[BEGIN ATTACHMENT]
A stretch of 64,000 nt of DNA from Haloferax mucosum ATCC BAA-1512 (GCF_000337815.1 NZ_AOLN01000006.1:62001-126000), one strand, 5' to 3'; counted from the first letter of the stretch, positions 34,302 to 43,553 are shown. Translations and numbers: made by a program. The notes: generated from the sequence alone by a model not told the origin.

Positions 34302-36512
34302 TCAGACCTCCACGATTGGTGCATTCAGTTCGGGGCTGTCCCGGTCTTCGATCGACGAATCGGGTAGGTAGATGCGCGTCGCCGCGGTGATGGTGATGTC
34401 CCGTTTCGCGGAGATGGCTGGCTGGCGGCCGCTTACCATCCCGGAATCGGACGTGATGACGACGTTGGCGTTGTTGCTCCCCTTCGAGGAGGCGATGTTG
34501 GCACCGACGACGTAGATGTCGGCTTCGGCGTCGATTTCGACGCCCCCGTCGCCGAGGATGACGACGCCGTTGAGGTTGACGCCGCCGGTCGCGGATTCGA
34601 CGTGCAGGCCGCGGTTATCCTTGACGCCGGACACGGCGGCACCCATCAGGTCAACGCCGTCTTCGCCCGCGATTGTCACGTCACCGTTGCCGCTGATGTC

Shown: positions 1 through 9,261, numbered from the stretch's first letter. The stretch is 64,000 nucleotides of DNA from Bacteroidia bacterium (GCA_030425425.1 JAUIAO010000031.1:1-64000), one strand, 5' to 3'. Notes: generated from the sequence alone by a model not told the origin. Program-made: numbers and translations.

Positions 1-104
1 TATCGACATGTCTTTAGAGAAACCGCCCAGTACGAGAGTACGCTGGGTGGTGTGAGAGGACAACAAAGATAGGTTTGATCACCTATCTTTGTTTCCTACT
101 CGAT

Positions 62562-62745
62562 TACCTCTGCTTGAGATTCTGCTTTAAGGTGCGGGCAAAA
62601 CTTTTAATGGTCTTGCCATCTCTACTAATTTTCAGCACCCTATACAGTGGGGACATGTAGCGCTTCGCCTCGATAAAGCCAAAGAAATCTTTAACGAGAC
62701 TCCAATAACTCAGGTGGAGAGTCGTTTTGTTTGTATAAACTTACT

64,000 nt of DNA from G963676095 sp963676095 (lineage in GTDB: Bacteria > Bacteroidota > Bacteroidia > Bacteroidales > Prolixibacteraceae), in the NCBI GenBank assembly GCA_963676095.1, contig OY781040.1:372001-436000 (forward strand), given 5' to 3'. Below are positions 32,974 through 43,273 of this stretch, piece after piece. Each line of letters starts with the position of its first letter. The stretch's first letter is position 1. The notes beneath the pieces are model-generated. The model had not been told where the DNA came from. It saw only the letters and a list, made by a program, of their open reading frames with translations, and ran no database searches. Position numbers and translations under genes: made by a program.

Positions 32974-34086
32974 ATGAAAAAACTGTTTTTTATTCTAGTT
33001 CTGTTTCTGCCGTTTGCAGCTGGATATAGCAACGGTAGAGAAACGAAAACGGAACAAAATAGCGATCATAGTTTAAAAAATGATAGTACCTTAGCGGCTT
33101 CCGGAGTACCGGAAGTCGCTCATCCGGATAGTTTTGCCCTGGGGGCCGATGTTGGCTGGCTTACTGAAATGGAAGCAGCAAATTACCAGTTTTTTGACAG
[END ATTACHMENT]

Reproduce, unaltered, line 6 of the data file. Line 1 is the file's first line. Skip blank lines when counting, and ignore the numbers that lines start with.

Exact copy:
34601 CGTGCAGGCCGCGGTTATCCTTGACGCCGGACACGGCGGCACCCATCAGGTCAACGCCGTCTTCGCCCGCGATTGTCACGTCACCGTTGCCGCTGATGTC